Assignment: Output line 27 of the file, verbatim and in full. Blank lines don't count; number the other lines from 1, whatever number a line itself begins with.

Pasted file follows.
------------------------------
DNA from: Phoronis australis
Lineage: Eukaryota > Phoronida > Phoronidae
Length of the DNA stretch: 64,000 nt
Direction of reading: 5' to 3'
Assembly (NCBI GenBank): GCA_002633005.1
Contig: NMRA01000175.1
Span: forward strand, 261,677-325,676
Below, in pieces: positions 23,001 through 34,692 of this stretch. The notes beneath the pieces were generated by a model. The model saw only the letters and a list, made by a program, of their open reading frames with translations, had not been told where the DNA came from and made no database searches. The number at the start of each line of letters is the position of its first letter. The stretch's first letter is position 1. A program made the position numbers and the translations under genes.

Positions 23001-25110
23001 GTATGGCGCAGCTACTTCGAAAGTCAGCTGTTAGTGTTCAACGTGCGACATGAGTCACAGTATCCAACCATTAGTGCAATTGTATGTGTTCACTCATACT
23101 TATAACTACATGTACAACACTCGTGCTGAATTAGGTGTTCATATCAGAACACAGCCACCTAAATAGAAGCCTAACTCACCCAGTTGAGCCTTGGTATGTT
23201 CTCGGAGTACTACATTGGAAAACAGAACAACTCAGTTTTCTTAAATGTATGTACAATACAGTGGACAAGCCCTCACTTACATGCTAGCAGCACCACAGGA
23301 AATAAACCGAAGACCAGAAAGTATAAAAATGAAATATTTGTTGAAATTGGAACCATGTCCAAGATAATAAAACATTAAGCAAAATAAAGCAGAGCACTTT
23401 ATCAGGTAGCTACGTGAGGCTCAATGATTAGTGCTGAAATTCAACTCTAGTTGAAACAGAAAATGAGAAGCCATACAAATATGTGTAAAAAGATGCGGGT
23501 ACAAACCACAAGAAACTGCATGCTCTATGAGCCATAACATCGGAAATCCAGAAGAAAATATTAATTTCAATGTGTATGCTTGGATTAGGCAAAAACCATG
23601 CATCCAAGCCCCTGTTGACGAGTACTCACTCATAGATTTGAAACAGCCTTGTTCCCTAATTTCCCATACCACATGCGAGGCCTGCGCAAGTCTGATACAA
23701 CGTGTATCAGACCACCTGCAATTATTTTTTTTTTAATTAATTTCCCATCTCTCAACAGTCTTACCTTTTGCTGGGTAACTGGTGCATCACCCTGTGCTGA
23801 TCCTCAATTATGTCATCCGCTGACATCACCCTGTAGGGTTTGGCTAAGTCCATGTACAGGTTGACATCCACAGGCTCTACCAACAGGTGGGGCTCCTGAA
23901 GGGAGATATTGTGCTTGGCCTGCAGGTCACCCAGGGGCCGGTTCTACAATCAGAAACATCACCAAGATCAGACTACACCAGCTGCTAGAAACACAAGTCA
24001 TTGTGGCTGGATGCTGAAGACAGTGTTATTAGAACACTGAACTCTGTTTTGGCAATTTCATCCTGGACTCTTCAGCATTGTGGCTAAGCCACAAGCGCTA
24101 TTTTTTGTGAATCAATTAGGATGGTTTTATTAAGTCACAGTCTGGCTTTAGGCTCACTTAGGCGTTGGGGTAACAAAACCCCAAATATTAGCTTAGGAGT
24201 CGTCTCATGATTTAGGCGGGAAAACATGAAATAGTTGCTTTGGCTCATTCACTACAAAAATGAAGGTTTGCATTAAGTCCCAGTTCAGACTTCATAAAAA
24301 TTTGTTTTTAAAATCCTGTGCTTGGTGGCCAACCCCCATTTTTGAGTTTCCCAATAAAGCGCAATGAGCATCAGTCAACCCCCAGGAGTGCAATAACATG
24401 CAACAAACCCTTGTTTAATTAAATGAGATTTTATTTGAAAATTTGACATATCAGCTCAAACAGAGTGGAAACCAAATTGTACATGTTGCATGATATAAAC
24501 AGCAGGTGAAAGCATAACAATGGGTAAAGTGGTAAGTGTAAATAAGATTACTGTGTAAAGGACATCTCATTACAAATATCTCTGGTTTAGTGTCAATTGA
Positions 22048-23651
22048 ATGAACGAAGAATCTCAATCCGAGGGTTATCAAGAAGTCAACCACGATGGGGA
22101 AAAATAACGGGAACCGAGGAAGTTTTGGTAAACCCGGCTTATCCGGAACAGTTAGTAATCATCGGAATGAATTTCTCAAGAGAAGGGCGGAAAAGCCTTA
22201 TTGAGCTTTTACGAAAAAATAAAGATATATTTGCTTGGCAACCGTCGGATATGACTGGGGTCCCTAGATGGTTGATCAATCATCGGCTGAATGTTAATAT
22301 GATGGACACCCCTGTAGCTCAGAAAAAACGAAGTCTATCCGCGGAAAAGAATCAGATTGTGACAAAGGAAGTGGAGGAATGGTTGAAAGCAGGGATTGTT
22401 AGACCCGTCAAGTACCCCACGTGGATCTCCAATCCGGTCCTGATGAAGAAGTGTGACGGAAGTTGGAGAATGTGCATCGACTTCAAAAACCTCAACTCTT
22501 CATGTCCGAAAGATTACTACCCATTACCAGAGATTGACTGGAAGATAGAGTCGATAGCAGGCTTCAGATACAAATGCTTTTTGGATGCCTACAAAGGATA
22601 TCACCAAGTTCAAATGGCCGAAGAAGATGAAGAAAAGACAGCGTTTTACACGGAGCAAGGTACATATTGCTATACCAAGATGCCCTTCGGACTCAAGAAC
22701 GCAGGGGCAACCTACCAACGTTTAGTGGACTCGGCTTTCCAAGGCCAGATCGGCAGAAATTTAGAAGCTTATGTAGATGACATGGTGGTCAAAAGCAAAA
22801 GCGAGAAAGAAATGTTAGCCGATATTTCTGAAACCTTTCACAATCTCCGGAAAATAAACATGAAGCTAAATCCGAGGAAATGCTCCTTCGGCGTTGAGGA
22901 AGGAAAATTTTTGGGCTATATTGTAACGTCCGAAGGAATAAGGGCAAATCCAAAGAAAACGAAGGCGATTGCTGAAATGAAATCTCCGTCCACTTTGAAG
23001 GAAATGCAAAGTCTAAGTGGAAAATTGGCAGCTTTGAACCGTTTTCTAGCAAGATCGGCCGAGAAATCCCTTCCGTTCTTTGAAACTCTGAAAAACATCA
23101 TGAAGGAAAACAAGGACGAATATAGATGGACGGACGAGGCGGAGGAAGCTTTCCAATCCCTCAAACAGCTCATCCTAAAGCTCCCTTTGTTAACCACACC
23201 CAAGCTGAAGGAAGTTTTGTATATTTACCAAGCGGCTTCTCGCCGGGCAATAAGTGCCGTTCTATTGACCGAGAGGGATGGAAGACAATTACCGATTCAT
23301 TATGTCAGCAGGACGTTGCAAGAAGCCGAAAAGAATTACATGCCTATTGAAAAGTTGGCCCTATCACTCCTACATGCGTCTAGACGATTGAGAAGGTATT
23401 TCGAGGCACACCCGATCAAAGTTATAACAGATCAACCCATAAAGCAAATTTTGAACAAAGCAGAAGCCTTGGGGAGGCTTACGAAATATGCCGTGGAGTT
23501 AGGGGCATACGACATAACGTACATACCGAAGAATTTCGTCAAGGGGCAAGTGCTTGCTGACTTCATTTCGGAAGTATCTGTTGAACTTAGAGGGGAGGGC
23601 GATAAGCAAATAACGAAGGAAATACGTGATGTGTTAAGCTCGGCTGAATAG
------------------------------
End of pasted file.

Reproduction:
22048 ATGAACGAAGAATCTCAATCCGAGGGTTATCAAGAAGTCAACCACGATGGGGA